Middle-income Brits lose most from Budget splurge with tax hikes, inflation & low wages

Middle-income Brits lose most from Budget splurge with tax hikes, inflation & low wages

October 28, 2021

MIDDLE-INCOME Brits will lose most from the spending splurge Budget as families are clobbered by a triple whammy of tax hikes, inflation and low wages.

Economists warned “millions will be worse off” after Chancellor Rishi Sunak hiked NHS spending, slashed alcohol duty and axed business tax in his £150billion blowout.

The Institute for Fiscal Studies said rising inflation, tipped next year to hit five per cent, a 30-year high, will cause “real pain”.

Coupled with tax hikes and expected interest rate rises — making mortgages costlier — it will lead to a “very slow growth in living standards”, the think-tank claimed.

The IFS predicted middle-income earners will be hit hardest, losing an estimated £180 a year.

It said 4.6million people had been pushed into the higher income tax threshold compared to 1.7million when Mrs Thatcher was PM in 1991. 

The figure will hit 5.9million by 2025, said the IFS, which claimed that most Brits had not been given a real pay rise since the financial meltdown 13 years ago.

Had wages continued growing at 2008 rates, someone now on £30,800 would be raking in £43,700 instead.

The IFS said spending on the NHS has also left children’s education lagging behind. Health budgets are up 42.4 per cent since 2010 while spending on education has increased by a meagre 2.8 per cent. Paul Johnson, director of the IFS, said: “Over the next several years a combination of tax increases and high inflation will mean very slow growth in living standards.

“The worry for the government is that, for all the Chancellor’s upbeat delivery, the voters may not get much feelgood factor. A middle earner is likely to be worse off next year than this as high rates of inflation and tax rises more than negate small average wage increases.” 

Despite the warnings, Mr Sunak reassured anxious Tories that he does back low taxes — and said his boost to Universal Credit was effectively a tax cut for working people.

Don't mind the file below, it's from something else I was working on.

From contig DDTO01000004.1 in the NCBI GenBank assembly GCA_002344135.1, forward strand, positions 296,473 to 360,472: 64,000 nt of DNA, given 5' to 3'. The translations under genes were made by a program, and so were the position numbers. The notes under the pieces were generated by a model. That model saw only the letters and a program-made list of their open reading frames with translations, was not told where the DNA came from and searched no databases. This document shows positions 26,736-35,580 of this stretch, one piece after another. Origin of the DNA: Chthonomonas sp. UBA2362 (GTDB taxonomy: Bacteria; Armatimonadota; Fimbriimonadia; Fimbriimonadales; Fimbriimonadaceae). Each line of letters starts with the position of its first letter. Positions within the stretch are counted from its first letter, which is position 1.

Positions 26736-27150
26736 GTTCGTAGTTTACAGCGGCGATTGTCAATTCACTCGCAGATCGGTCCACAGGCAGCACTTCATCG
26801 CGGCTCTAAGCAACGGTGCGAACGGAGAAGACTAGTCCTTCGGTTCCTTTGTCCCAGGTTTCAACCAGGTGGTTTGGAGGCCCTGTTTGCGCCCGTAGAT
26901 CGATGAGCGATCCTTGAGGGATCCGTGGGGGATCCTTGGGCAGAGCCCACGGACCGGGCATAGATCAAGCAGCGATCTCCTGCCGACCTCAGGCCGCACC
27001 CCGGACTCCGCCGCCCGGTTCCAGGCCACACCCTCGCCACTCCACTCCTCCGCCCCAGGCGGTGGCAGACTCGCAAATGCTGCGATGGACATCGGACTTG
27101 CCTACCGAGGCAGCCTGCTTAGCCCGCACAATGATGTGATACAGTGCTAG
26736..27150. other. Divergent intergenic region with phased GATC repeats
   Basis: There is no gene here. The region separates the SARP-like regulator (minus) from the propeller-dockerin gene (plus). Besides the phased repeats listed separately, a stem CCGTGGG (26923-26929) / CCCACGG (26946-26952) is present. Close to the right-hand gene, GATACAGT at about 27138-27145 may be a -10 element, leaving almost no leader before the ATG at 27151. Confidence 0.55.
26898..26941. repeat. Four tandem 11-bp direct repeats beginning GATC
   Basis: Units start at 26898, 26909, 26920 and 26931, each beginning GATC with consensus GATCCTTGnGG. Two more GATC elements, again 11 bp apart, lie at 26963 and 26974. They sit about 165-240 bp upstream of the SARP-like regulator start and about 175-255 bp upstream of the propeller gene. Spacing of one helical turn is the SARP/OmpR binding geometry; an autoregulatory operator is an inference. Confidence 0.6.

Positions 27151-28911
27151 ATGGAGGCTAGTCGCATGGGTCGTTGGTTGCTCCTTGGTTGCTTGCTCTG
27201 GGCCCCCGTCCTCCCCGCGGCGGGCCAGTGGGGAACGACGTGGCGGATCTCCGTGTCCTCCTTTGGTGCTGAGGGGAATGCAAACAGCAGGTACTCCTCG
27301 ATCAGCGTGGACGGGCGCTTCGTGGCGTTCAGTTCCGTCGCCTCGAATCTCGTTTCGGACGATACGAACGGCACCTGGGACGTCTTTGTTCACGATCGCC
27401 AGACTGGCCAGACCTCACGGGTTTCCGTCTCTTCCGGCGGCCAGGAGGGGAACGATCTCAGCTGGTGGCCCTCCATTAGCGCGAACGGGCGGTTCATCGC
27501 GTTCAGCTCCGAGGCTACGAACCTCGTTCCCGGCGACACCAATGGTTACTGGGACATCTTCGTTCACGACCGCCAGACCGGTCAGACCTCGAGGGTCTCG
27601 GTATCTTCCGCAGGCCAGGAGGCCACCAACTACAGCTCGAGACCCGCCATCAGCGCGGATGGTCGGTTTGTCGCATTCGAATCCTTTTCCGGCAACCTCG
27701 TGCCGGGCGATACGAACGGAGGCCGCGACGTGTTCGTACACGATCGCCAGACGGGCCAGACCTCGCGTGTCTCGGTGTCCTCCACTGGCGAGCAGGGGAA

🔵 Read our Budget 2021 live blog for live updates

He said it was his “ambition” to lower taxes which needed to go up to help pay for the Covid crisis.

He said: “Hopefully that now is done.” On the Budget, he said: “Our priority is to make sure that work pays, that we reward people’s efforts and I’m delighted we could make a start on that yesterday.”


RISHI Sunak could afford a £7billion tax cut before the next election — as speculation of an early vote grows.

Experts say better than expected borrowing figures could give the Chancellor a pile of gold in two years. 

Meanwhile, rumours swirled around Westminster that Boris Johnson is plotting an early election in 2023 before growth hits the buffers the following year.

Despite his tax-hiking Budget, Mr Sunak has been desperately trying to reassure anxious Tories that he wants to cut them

 And yesterday, Institute for Fiscal Studies director Paul Johnson said: “If the forecasts are correct, he could find space for a pre-election tax giveaway of perhaps £7billion and still maintain some fiscal headroom.”

 It came as it emerged David Cameron joked about the Tory Party’s new love of tax and spend at a boozy lunch at No10 with the PM.

According to close pal George Osborne, the former PM said being back there had “filled him with nostalgia for the good old days when there was food on supermarket shelves, you could fill up your car and Tory budgets cut taxes on jobs and businesses”.

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